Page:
Samsung UE40C7000 3D television review

4.5 out of 5
£1800

For

Excellent picture performance, superb contrast levels, superslim, 3D ready

Against

Slim means weak audio, have to sit fairly close to get best 3D effect

Major TV manufacturers, such as Samsung, often have two complete range upheavals a year. That is, they release a new collection of TVs, often with improved features and functionality, bi-annually and generally in line with the changes in a super-fast moving industry.

However, Samsung itself abstained last year. Everybody expected the company to hit the market in Autumn/Winter 2009 with updates to its amazing B7000 and B8000 series of LED TVs, but nothing came. Nada. Nil.

The global recession was blamed by most. Some even speculated that the manufacturer couldn't immediately improve on the current range. We have another theory ... Samsung was waiting for 3D.

The 40-inch UE40C7000, the first 3DTV to hit the market, is as ground breaking as an industrial digger. It so benefits from such a swathe of technological advancements that it is a massive evolutionary step. It is a TV that's well worth waiting for.

Physically, it borrows much from Sammy's previous generation of LED TVs, and also has a similar backlight system. Where some manufacturers (and Samsung, initially) adopt rear-firing LED bulbs behind the action - giving them the ability to switch zones of them on and off to control extreme brightness and black levels - the C7000's are side-firing. This affords the screen a slimness a Girls Aloud'er would, literally, die for. And, thanks to cunning filtering systems between the pixels and the front glass, contrast levels are at similarly high numbers to its rear-firing cousins - the best of both worlds.

The TV's rear end may not be as pretty, but what it lacks in aesthetics it more than makes up for in socketry. Its four HDMI inputs are of the latest flavour (v1.4) allowing them to be completely compatible with 3D gadgetry. And there's a couple of USB 2.0 ports and a set of Component video ins for those with a hankering for retro kit.

But, tasty looks and pluggable holes aside, it is when the TV is switched on that you get the money shot. It is such a capable performer with normal standard definition TV broadcasts and Blu-ray that 3D is in danger of becoming little more than an amusing sideshow. Indeed, the 40C7000 even has a Freeview HD tuner, so you might initially be more enamoured by free BBC HD, ITV1 HD and Channel 4 HD programming, and the picture performance on those (ignoring any broadcast bitrate issues) is exemplary.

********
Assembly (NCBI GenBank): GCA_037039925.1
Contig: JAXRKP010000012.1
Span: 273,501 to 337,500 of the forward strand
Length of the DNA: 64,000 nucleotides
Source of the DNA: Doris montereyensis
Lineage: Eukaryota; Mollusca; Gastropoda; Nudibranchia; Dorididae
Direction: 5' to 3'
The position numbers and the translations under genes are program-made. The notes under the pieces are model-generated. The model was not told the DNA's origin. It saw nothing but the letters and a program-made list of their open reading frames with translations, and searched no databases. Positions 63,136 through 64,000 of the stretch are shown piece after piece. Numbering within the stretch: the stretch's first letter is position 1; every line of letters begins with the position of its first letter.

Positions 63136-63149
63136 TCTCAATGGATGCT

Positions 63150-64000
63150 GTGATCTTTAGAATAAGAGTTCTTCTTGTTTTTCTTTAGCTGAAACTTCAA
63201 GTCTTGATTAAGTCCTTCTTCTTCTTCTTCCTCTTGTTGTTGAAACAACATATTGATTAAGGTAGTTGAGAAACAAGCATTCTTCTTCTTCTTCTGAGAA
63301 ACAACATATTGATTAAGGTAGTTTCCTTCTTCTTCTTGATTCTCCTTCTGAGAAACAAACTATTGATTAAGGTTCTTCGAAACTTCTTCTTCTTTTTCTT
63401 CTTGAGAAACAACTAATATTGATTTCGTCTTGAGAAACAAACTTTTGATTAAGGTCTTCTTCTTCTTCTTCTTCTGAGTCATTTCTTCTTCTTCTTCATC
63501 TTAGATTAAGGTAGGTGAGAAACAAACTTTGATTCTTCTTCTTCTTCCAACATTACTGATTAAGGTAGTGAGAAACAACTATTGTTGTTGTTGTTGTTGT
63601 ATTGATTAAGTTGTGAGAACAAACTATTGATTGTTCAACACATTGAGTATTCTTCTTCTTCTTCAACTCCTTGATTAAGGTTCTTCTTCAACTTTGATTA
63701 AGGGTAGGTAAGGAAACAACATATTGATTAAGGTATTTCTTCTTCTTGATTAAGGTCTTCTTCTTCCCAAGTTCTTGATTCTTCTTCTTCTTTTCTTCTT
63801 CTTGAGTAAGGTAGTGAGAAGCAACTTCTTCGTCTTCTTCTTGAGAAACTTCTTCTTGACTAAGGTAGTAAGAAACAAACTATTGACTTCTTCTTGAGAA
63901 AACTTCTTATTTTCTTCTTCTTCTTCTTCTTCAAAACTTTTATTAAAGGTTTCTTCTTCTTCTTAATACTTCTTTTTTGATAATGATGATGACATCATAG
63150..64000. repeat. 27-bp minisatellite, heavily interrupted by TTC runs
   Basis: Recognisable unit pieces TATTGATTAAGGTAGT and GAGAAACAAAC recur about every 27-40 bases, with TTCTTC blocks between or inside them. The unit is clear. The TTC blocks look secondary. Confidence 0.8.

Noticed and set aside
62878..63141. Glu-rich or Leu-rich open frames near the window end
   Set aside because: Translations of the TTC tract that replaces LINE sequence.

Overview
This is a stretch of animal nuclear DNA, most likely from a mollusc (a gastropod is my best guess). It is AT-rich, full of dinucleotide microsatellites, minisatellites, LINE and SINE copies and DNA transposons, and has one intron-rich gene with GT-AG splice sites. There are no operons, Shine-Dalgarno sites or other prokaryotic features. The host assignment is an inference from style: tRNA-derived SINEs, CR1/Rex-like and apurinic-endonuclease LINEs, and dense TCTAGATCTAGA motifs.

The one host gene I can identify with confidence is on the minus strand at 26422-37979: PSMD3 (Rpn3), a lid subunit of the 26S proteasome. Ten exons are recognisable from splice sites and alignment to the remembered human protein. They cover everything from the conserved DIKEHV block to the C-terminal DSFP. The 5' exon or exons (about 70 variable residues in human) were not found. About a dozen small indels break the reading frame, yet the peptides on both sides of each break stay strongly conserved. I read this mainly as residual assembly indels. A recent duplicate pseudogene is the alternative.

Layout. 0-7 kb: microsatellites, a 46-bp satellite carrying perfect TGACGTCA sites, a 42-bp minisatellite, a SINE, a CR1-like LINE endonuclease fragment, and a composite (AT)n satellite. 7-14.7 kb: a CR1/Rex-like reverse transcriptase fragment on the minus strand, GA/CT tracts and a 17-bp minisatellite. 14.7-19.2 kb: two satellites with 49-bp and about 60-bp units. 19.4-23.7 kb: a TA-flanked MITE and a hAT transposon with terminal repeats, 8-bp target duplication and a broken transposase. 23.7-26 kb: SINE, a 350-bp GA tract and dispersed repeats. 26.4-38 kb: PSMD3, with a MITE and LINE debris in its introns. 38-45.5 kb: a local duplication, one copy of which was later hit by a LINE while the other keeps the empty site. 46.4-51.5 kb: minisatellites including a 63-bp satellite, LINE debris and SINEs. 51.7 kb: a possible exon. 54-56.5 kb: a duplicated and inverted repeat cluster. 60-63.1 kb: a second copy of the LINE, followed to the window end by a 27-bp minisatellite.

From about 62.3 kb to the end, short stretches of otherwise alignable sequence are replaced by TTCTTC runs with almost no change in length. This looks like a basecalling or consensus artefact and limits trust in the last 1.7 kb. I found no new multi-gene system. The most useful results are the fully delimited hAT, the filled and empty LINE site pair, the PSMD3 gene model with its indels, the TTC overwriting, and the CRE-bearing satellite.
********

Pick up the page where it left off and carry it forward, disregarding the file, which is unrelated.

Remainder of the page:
It's the panel's colourfield that immediately stands out. One benefit of deep black levels - for which this TV is wholly capable - is that they enhance hues. Reds and greens are especially vibrant and searing, even after a thorough bout of calibration. You can tone them down, but why would you? Vibrancy doesn't always mean unrealistic, and we favour a tasty colourscape.

However, bar the Freeview HD upgrade, a size zero waistline, plentiful connections, and natty pictures were all features of the previous range of sets - they won't be the reason you'll be willing to part with extra wonga for this generation. So naturally, it's 3D that will attract most to give the C7000 series a look over its older brethren and shelf-space peers. And, thankfully, it's a feature that will wow from the off. It may be a gimmick at this stage, but so was the Nintendo Wii when it first arrived, and look at that particular kit's success.

In fact, the Wii is a good analogy for 3DTV in general. Both are best suited to event participation. You will not sit alone in front of the Sammy telly watching Monsters vs Aliens (again, as there's little other content at present). Nor will you use the 2D to 3D conversion processing more than the initial "hey, look at Moira Stuart, her hair looks like it's coming at me" (that said, it does make football look interesting, if not truly 3D). Nope, you'll invest in more pairs of glasses, sit down with the family or invite a few pals around and enjoy the "event" together.

It'll be costly - as they are of the active shuttered-lens kind, the glasses cost £100 per pair for battery-operated ones, £150 for rechargable - but we can definitely rate the experience. It works. With everybody sitting around watching 3D Blu-ray, a movie takes on a much more immersive quality.

There are caveats: you'll also need a 3D Blu-ray deck or PS3 (when the next firmware update for 3D video arrives), and the effect really only works its best magic when there's little ambient light, but we're converts.

Of course, with little content around and Blu-ray movies being exclusive to different TV manufacturers for the time being, there's not going to be much to do with the 3D button on the C7000's remote, but that'll soon improve and you can be safe in the knowledge that it is an amazing TV regardless.

Verdict

Samsung has even improved its Internet@TV service in an attempt to emulate the success of Apple's App Store, and offers BBC iPlayer, LoveFilm video-on-demand and other exciting widgets and add-ons (some free, with paid ones to come), so, considering the Freeview HD too, you'll never be short of 2D content. And then there's full-on media streaming via DLNA from a remote source such as PC or NAS box, or the ability to play HD file types through the USB ports. In short, it's so feature-laden that you'll be capably amused until more 3D games and Blu-rays arrive.

Indeed, while the 3D revolution has finally arrived and, certainly, the 40C7000 will get more press for its 3DTV moniker than anything else, it is such a capable television anyway that its 3D readiness is merely the icing on the cake.